One of the strongest economies of South East Asia, Malaysia is a cosmopolitan, vibrant country with a multicultural society that is a mix of ethnic Malay, Chinese, Indian, and indigenous peoples. The strength of Malaysia’s economy, and its diverse society, are most evident in its capital city Kuala Lumpur, where the twin Petronas Towers dominate the skyline. Whilst generally politically stable, Malaysia has come under criticism for the detention of Anwar Ibrahim, leader of the opposition party, and its internal security laws allowing for detention without charge or trial.
Aside from the bustling metropolis of Kuala Lumpur, Malaysia is also home to a wide array of wildlife and the thick forests of Borneo are home to a huge variety of animal and plant life, as well as being a sanctuary for the traditional, tribal life of rural Malaysians. The dichotomy between the cosmopolitan life on the Malay Peninsula and the traditional life of the Borneo jungles is expressed in the different cultural output of the two Malaysian regions, and is testament to the rich variety of Malay culture and society generally.
The literature from and about Malaysia is reflective of this diverse multicultural society, as well as evoking some of the complexities of Malaysian history and politics. Preeta Samarasan is a Malaysian writer who writes in English; her book Evening is the Whole Day focuses on a family of Malaysian Indians and utilises the distinctive dialect of this segment of Malaysian society to tell its story of dark family secrets. Rani Manicka’s The Rice Mother also depicts the immigrant experience in Malaysia, this time through the story of a Sri Lankan immigrant who lives through the terrors of the Japanese occupation of Malaysia during World War II. Some other prominent works of fiction about Malaysia include Chan Ling Yap’s Sweet Offerings, Hugh Popham’s The Jungle Beat and Anthony Burgess’ The Malayan Trilogy.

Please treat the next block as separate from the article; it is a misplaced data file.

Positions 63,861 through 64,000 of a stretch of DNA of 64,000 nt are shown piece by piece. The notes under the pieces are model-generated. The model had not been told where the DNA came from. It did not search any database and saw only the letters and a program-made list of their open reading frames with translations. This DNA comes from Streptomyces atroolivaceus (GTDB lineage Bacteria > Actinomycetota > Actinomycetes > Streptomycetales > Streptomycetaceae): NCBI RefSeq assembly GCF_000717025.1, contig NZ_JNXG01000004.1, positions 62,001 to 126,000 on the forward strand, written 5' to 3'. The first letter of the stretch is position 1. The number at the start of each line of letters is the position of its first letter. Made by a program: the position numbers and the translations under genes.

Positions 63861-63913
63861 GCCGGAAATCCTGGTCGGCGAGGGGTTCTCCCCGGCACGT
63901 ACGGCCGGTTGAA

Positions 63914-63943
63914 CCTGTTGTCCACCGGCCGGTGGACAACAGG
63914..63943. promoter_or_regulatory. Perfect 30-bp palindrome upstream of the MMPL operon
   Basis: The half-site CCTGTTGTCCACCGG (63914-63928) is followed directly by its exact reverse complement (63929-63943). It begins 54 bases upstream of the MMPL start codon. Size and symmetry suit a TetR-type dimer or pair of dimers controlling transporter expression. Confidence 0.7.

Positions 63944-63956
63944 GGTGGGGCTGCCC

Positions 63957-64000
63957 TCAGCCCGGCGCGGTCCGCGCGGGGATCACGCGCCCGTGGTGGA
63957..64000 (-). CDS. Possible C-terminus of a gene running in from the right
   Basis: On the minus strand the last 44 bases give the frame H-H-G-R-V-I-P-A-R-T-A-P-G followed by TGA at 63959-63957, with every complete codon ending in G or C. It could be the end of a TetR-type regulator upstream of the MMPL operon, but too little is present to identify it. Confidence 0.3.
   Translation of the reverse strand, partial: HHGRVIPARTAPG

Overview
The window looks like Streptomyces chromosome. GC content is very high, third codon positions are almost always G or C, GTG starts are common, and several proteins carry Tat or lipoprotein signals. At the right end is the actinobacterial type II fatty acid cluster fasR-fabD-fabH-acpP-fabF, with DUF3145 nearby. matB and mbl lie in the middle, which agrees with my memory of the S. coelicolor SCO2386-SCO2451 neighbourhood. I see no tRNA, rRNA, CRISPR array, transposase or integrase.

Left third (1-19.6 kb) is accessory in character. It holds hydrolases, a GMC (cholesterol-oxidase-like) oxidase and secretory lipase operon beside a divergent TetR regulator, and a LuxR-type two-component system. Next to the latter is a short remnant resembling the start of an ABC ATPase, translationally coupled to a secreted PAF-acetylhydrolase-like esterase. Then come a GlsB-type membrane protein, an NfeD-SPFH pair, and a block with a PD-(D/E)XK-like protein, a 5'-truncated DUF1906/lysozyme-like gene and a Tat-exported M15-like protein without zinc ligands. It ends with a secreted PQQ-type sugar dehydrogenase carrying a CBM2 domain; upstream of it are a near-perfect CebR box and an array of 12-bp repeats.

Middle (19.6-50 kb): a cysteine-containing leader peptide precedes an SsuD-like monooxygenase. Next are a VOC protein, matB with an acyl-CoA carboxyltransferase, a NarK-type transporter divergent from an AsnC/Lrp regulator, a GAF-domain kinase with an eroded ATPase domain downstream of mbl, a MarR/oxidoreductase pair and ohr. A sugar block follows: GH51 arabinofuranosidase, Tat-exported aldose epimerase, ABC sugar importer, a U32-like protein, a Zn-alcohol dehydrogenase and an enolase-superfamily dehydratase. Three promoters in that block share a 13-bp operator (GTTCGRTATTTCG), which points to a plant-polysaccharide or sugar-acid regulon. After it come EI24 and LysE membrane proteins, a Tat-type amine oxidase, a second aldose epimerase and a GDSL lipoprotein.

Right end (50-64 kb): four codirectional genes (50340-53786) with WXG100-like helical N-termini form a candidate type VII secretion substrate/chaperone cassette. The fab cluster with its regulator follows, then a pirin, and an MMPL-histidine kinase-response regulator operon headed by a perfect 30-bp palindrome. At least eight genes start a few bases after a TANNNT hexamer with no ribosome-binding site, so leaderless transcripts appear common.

Leonard Andaya’s A History of Malaysia reveals the way in which colonial influences, including that of the British, have shaped the way in which contemporary Malaysia views itself and the outside world. He also shows how immigration, especially from China, has changed the makeup of Malaysian society.